The ability to modify the ARC files on a computer that is not associated with the hardware allows 3rd parties to tweak your files. I cannot do the same thing when a reviewer tests a Dirac based product since Dirac requires the PC software to be locked to one computer. For reviewers working with Dirac, I have been left to examine screen scrapes and then I draw suggested target curves by hand sending them back to the reviewer to replicate.
Anthem lets you send files to an application engineer who can examine your measurements and supply suggested changes in the same way I did with the reviewer files, but Anthem apps personnel have a different view how to do it then I do. I tend to be more aggressive in moving off auto detect. My approach assumes you have time to make a change and listen to see if you made things worse. If it is worse perhaps, move the parameter half a step or keep what you had. It is like getting new glasses. Better now or do you want to go back. I will explain, using the ARC frequency response displays, why I think my changes will improve your sound.
The panels in this article are from the ARC-2 v1.4.4 which added a number of new features over the original ARC-2 v1.0. ARC-2 keeps evolving. It now ships as version v1.7.5. The new version mostly fixes bugs. The one difference between the panels I show and what new version is the frequency response x-axis now extends to 20kHz although Anthem notes the “measured result above 5 kHz is often unreliable”.
The Anthem MRX-X20, AVM-60 and new STR stereo integrated amp have some functionality in ARC-2 that is not available in the MRX-X10 products. All products use the same version of ARC2 PC software which knows from the file if it is associated with an X10 or X20 product. I will point out which functions only work with the MRX-X20 products. For the rest of the article when I reference an MRX-X20 product I am including the AVM-60 and STR.
If you update the software, you need to check the “software info” txt file that is part of the download. Some updates require you to “re-calculate” the measurement file by clicking Targets, AutoDetect, OK, and Calculate”. For those who have used the advanced panels this introduces extra work:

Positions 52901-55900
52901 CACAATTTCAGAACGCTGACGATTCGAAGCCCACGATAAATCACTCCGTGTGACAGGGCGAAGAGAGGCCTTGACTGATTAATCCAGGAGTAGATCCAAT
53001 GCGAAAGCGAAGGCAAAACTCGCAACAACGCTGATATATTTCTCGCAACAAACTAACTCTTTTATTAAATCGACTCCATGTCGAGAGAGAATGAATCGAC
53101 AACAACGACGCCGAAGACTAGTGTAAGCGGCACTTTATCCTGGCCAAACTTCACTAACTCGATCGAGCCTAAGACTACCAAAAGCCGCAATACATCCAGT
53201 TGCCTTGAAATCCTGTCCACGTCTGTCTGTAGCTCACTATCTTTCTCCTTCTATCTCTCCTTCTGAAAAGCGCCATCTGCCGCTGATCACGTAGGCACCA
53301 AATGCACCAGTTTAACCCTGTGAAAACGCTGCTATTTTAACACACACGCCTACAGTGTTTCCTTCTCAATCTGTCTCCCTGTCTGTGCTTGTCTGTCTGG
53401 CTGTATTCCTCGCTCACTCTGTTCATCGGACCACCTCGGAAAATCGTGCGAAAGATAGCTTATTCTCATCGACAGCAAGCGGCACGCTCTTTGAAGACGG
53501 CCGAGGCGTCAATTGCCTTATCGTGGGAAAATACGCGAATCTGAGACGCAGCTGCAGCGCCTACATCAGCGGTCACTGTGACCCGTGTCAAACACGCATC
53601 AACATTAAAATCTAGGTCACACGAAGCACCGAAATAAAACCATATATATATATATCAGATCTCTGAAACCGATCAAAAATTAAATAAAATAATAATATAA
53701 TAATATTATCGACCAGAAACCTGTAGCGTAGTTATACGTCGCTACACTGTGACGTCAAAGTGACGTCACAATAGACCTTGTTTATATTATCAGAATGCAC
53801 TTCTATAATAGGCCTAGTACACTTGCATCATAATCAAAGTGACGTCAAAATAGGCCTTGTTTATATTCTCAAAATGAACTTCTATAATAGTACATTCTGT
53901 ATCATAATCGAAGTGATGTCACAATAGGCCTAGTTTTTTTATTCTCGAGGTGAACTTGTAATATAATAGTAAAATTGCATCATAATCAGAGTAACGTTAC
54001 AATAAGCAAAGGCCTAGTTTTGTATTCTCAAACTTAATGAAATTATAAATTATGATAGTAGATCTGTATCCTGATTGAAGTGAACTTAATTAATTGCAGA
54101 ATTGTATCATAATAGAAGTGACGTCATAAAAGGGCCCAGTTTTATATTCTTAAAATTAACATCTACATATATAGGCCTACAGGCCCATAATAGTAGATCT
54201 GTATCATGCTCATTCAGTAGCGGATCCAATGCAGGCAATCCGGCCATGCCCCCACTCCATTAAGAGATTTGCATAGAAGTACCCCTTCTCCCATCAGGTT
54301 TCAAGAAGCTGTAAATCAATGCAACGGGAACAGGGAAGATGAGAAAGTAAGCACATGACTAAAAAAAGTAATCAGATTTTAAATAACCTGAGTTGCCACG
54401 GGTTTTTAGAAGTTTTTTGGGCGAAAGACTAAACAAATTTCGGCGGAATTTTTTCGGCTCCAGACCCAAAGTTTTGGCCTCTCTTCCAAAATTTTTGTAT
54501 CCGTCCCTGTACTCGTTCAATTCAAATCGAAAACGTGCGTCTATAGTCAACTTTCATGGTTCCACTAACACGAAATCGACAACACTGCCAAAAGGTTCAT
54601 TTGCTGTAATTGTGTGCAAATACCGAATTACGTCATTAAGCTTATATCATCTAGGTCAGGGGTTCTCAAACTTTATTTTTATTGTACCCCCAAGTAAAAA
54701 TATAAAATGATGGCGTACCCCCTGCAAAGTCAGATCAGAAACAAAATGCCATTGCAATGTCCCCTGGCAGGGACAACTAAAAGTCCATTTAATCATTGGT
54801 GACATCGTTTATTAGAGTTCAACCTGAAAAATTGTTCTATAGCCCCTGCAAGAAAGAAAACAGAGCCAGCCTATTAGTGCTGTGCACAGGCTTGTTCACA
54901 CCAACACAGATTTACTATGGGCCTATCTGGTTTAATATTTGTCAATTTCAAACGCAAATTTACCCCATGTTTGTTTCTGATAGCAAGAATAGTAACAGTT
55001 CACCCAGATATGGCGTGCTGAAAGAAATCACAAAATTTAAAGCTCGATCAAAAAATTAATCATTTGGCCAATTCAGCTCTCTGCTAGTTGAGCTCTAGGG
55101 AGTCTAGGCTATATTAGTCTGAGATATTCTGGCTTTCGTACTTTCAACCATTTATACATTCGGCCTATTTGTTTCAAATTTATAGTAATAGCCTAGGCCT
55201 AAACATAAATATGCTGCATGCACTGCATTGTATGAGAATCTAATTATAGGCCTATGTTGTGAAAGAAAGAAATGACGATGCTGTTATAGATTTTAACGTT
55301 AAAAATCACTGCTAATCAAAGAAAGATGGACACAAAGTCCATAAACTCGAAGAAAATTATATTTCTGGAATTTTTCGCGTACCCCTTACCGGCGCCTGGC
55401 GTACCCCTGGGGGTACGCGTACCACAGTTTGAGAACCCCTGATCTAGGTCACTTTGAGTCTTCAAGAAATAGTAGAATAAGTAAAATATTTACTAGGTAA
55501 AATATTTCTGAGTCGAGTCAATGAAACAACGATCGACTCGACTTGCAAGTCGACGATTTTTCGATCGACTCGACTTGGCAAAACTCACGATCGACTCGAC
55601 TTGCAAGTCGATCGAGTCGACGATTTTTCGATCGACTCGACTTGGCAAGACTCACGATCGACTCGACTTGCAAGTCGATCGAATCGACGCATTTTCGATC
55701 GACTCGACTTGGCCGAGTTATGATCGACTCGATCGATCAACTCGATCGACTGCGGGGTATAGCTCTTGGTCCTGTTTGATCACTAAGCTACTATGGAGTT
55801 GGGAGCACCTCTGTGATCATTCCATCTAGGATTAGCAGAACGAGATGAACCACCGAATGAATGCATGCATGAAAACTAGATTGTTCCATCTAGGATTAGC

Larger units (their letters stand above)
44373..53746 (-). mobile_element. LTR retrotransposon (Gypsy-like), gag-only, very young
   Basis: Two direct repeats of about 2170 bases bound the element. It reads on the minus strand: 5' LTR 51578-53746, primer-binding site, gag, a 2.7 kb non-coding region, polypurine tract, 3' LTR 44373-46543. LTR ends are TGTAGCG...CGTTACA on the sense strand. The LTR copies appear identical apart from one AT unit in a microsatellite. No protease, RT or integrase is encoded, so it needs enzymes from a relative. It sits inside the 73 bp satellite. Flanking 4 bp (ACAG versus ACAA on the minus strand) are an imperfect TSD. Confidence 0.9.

“If you are using manually adjusted targets and would like to continue using them, re-enter them after auto-detection.”
Be sure to rename the file so you can make reference to all the old settings. You have lots to copy and if you are using all 4 profiles, the work multiplies since you need to repopulate each panel. At least Anthem has not released a revision that requires the measurements to be repeated. That was something that was required in one release of ARC-1.
The electrical equalization curve is the key to understanding how a room correction works. It is found in the new Curve Viewer panel not available on ARC1.
You bring up the Curve Viewer by selecting a tab in the Tools menu.
The Curve Viewer allows you to view 6 different frequency response curves for each speaker. The 6 curves available are highlighted in the green box above. The Curve Viewer can be dragged to fill the whole screen to improve resolution.
ARC-2 needs Windows 7 while ARC-1 worked fine with XP. I have my version of Windows 7 set to the Windows Classic Personalization. That makes it look like XP. ARC-2 frequency response graphs will not display correctly without using the Windows 7 Personalization. It is the first program I have used that required the personalization change. I switched to do the screen shots and then went back to classic windows.